Night bike ride lights up Halifax streets
ILightHFX returned Friday night to promote cyclist visibility
November 24, 2018, 7:16 pm ASTLast Updated: November 24, 2018, 7:22 pm
Sara Kirk rode her “Butterfly bike” around the north end of Halifax in the dark Friday. She wants to remind drivers they share the road with others who are hard to see.
“I think it’s very important that you do have that visibility, so I’m all for coming along and supporting it,” she said. “But actually, the main reason I’m here is that it’s bloody good fun.”
The third annual ILightHFX bike ride took place Friday. It’s an annual nighttime event and fundraiser put on by the Halifax Cycling Coalition.
About 40 cyclists adorned their bicycles with anything that shines, from Christmas tree lights to flashlights. The ride raises awareness for cyclist visibility during the winter months and raises money to buy lights for cyclists who can’t afford them.
Cyclists who ride after dark must have a white light on the front of their bicycle and a red light on back, according to provincial law. Lights must be turned on within 30 minutes of sunrise or dusk, while not having lights can lead to a fine of up to $225.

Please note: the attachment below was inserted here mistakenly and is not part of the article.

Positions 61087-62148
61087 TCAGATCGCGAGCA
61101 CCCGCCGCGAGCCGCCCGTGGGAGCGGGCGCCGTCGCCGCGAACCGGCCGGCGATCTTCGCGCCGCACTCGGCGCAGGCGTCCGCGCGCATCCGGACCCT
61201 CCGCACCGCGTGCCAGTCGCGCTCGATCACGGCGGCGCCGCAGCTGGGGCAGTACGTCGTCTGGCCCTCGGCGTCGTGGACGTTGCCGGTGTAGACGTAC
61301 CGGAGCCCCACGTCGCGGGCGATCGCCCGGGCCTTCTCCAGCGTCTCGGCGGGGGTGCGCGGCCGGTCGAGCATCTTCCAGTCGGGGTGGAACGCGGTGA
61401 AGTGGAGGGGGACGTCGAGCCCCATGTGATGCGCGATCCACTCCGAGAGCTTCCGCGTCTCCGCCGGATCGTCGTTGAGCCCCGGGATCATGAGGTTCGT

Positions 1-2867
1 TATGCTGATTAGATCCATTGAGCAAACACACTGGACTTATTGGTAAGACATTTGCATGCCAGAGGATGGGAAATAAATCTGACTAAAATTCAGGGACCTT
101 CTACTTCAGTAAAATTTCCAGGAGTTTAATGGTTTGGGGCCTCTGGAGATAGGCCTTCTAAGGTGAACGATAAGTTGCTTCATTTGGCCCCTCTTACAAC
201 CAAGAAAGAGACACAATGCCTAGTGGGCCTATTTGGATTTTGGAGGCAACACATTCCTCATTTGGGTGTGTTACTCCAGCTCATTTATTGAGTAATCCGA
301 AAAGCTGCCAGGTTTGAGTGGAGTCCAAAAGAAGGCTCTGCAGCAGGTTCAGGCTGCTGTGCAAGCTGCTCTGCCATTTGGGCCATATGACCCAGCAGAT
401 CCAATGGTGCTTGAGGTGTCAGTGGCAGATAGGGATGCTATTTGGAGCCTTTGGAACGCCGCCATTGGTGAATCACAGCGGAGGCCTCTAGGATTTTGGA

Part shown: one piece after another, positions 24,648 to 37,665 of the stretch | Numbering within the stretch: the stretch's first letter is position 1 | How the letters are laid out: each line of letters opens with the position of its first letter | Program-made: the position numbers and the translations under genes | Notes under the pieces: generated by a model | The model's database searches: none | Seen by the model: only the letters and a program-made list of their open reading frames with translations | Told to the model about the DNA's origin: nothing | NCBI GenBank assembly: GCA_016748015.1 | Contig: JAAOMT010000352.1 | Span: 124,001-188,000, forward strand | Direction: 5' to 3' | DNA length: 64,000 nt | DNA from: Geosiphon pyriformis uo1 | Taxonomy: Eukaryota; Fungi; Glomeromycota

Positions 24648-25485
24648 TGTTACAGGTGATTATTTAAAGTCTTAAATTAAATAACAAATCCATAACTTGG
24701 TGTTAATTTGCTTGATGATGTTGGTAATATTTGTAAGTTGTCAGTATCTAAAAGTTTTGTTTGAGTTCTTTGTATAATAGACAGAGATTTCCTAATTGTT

According to a 2017 government report, between 2005 and 2013, there was an average of 67 cycling-related hospital visits per year in Nova Scotia.
“Some people look at cyclists and just think they’re wild people who disregard their own safety, but it’s really about options in how you commute, and a lot of people can’t afford cars,” said Sarah Manchon, chair of the board of the Halifax Cycling Coalition, before the ride. “In general, there are more collisions this time of year.”
Around this time of year, the coalition occasionally sets up tents on common cycling routes to hand out lights to riders who don’t have any. So far this year they’ve raised about $1,000 for lights.
“Cyclists are quite aware that they are not very visible on the road,” she said. “Handing out lights is a way to make it easier and more affordable.”
During the ride, cyclists faced sub-zero temperatures for over an hour as they moved through Halifax’s north end, from Gladstone Street to the Hydrostone area and beyond. Halifax Regional Police provided an escort to ensure their safety.
At the end of the ride, cyclists of all ages mingled and warmed up inside. Three sisters — Josie, Georgia, and Beatrice — said the ride was fun. “It wasn’t a bad length,” said Georgia Cull. They plan to do it all again next year.
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